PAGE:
Railing to the New York Times, Donald Trump, has declared he would never have offered Jeff Sessions the job of Attorney General if he had known he would recuse himself from the Russian investigation.  Sessions has said, post Trump’s remarks, he’ll stay as long as “it’s appropriate.”  Geez, I don’t know if I would stay when I knew I wasn’t wanted, especially so publicly unwanted.

Today, at noon, Trump celebrated the six-month mark in office.  You make your own decision on how well he has done.  We are one eighth of the way through his Presidency.

In Palos Verde, CA, forty-one-year old Chester Bennington, lead singer of the group Linkin Park, was found dead, an apparent suicide, succumbing to the demons he was open about but could not, it seems, master.  Rest in peace.

Twenty-two years ago, I was in Australia when OJ Simpson was acquitted of murdering his wife Nicole and her friend, Ron Goldman.  Today he was granted parole from a prison sentence resulting from an armed robbery.  He should be released in October.

Seeking comfort, I watch the newest season of “Midsomer Mysteries” and anticipate the return of “The Last Tycoon,” starring Matt Bomer and Kelsey Grammer, about a movie studio in the 1930’s, based on F. Scott Fitzgerald’s last, unfinished novel.

It seems no wonder to me, we are immersing ourselves in some of the best television in history; we need escape, diversion and pleasure from a world that is more than untidy.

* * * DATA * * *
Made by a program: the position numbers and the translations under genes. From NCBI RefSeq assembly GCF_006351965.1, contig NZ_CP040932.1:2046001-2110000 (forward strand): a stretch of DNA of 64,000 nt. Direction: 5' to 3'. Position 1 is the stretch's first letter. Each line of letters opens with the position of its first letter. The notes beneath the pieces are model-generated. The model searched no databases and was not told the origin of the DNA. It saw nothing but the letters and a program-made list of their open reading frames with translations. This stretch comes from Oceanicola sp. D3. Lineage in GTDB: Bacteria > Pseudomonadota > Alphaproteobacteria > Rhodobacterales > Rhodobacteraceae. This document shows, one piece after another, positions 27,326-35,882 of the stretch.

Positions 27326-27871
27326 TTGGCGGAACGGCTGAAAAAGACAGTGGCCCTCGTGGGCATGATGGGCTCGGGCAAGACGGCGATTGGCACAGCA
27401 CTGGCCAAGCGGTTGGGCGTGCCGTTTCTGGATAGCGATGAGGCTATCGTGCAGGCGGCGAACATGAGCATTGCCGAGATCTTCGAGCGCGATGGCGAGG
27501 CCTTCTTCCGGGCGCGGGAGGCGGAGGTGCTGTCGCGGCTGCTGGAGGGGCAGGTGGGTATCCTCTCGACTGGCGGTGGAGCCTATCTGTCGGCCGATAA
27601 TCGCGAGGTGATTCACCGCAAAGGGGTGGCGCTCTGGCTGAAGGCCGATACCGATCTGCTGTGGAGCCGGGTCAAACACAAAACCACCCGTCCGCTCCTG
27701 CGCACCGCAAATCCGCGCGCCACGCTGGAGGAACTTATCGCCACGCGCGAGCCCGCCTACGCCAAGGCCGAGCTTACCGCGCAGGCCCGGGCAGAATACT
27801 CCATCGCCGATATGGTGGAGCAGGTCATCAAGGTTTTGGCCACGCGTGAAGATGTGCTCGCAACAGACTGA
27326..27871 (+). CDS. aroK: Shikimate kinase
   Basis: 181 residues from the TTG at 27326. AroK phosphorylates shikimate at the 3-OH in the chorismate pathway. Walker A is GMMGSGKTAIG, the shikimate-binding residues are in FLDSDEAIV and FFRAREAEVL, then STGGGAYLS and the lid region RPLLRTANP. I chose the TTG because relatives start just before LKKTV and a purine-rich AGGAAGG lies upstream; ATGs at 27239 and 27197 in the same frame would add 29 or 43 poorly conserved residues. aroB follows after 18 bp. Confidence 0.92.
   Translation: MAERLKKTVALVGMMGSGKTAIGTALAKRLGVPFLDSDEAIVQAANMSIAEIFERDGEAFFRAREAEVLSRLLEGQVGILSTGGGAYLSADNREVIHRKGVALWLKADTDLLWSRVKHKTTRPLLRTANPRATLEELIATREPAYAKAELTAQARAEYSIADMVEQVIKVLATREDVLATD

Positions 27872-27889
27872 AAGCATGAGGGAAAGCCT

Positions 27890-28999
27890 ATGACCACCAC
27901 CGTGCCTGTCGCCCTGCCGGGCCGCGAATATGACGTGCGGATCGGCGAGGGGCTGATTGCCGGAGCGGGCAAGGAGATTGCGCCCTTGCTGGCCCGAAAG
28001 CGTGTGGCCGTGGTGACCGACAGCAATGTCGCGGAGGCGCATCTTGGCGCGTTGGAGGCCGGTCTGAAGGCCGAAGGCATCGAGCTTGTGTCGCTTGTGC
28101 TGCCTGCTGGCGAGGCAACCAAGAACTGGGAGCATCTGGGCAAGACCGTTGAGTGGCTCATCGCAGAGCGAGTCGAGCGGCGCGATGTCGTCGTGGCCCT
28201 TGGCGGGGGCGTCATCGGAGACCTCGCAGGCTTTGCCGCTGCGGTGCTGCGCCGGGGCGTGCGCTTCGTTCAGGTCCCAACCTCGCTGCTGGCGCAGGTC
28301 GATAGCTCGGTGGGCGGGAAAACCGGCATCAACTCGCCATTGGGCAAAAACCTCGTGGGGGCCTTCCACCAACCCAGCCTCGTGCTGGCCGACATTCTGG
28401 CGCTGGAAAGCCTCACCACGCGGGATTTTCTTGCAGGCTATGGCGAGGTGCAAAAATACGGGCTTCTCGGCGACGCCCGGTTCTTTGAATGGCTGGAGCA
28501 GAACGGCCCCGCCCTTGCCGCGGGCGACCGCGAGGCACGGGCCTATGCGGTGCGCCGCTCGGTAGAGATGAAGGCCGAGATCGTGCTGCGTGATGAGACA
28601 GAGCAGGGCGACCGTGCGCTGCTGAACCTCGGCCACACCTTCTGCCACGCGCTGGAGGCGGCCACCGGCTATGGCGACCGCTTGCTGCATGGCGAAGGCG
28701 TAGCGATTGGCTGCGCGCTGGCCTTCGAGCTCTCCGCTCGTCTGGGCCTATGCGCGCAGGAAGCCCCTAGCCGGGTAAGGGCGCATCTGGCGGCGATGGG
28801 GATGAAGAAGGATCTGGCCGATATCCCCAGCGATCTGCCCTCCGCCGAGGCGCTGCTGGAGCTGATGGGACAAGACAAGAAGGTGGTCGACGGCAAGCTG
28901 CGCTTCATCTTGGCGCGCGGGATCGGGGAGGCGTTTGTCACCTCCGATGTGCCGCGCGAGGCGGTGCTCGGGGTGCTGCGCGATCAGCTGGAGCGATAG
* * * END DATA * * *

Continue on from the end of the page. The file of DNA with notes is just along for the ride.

So, I sit, on my friends’ deck, watching boats bob at anchor or scud across the bay, with birds chirping while Sadie is ministered to, the future feels far, far away and the present oh so pleasant.

Letter From Claverack 05 24 2017 Where is Robin Hood when you need him?

May 25, 2017

This morning one of my guests on the radio show was Tadd Mann, who is an astrologer and, in these parts, is THE astrologer.

He has been a guest at the cottage several times, including the last beautiful night of last year; the next day the damp and dark fell upon us but that night was a moment out of eternity.

He told me that among his skills are those of feng shui, the Chinese art of placement, and that he had just returned from advising some people on the best places to build on their new property.